Andre Gingerich Stoner is director of Holistic Witness and Interchurch Relations for Mennonite Church USA
“that they may all be one. As you, Father, are in me and I am in you, may they also be in us, so that the world may believe that you have sent me.” (John 17:21 NRSV)
I spent three days last week with roughly 70 leaders of Christian denominations at the annual meeting of Christian Churches Together. A small group I met with included Catholic, Black Baptist, Reformed, Methodist, Wesleyan and Orthodox Church leaders – bishops, presidents, and denominational staff. Ervin Stutzman and Iris de Leon-Hartshorn from Mennonite Church USA also attended.
We met in Houston, the most racially and ethnically metropolitan area in the United States. It is one of a handful of “majority-minority” cities, where whites make up less than 50 percent of the population. The theme of the gathering was “Immigrant Faith Communities and the Future of the Churches in the USA.”
One Nigerian immigrant pastor shared about his church in Houston. He is part of a network of 800 Nigerian congregations in North America. They recently built a $17 million stadium for gatherings in Texas. I was struck by the dramatic way the world is changing around us – and we are often barely aware of it.
Many of our immigrant brothers and sisters are struggling and suffering as they try to make a home here – whether they are dealing with challenges of raising children in a foreign land, facing prejudice, or do not have proper documentation. One of our speakers, Alexia Salvatierra, pointed out to us that leprosy is a disease that attacks the nerves. The victims lose sensation and feeling. She said that the body of Christ suffers from leprosy when we do not feel the pain of our brothers and sisters.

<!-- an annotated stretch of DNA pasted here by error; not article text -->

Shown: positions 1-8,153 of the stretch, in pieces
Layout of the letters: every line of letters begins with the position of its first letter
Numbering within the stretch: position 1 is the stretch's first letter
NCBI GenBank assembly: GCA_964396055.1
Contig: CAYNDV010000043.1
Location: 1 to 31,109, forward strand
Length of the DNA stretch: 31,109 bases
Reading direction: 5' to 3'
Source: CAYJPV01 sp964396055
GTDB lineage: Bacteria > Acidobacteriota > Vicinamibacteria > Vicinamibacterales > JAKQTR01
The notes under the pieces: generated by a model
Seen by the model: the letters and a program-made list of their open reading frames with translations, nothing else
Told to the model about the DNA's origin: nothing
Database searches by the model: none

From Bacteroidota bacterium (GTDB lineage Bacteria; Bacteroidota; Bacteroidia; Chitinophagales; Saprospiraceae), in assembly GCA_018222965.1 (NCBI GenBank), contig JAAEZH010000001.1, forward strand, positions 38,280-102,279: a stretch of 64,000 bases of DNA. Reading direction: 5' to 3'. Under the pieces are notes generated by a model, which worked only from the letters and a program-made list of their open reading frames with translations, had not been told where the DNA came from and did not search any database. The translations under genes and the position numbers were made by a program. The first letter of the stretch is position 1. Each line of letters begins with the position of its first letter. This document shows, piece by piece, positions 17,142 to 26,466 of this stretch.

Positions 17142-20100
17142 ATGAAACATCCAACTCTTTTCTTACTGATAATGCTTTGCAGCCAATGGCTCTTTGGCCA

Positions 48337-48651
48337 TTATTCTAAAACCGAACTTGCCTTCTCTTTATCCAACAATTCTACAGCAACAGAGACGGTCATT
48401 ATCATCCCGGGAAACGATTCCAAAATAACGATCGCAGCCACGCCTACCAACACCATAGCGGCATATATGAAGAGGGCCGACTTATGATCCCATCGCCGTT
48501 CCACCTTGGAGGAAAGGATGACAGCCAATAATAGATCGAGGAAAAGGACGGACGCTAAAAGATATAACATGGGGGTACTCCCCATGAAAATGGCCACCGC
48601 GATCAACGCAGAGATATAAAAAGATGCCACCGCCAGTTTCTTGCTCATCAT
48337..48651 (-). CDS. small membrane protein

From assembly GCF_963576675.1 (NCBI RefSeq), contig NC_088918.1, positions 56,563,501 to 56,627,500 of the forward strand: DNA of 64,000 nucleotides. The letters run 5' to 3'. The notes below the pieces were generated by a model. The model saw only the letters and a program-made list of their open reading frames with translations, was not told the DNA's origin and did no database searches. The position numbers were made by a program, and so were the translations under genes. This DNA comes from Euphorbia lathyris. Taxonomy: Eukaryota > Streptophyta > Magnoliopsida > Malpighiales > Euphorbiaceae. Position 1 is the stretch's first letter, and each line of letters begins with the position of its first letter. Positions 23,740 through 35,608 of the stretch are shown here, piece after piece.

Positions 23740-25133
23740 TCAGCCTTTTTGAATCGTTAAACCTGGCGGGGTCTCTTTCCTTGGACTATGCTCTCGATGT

Challenging churches to build real partnerships between different parts of the body, Alexia said that the world is not impressed when Baptists and Lutherans and Catholics get together. But when the body gets together across race and class lines to seek God’s kingdom and his righteousness, then the world is impressed. She called this a John 17:21 moment. (I was chastened, as I couldn’t help thinking, as she spoke, about the struggles within our own little Mennonite part of the body.)
Mennonite Church USA became a full participant in Christian Churches Together in 2007. It has been a significant way for us to find our place in the broader body of Christ. For further reporting on this gathering, see this article by Wes Granberg-Michaelson, one of the initiators of CCT.